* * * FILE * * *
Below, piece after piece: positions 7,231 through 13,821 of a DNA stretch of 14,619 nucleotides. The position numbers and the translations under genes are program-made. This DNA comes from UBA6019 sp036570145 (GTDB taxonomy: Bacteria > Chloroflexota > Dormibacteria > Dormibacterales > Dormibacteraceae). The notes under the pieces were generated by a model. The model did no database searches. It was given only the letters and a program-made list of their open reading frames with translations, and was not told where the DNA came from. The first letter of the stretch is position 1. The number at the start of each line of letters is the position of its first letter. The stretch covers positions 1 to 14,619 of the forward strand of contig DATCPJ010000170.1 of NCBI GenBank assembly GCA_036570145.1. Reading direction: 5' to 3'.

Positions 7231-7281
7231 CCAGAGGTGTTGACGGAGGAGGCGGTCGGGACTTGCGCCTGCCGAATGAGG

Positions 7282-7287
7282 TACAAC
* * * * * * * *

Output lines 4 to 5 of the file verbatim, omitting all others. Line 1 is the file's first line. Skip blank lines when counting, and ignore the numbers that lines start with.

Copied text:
Positions 7282-7287
7282 TACAAC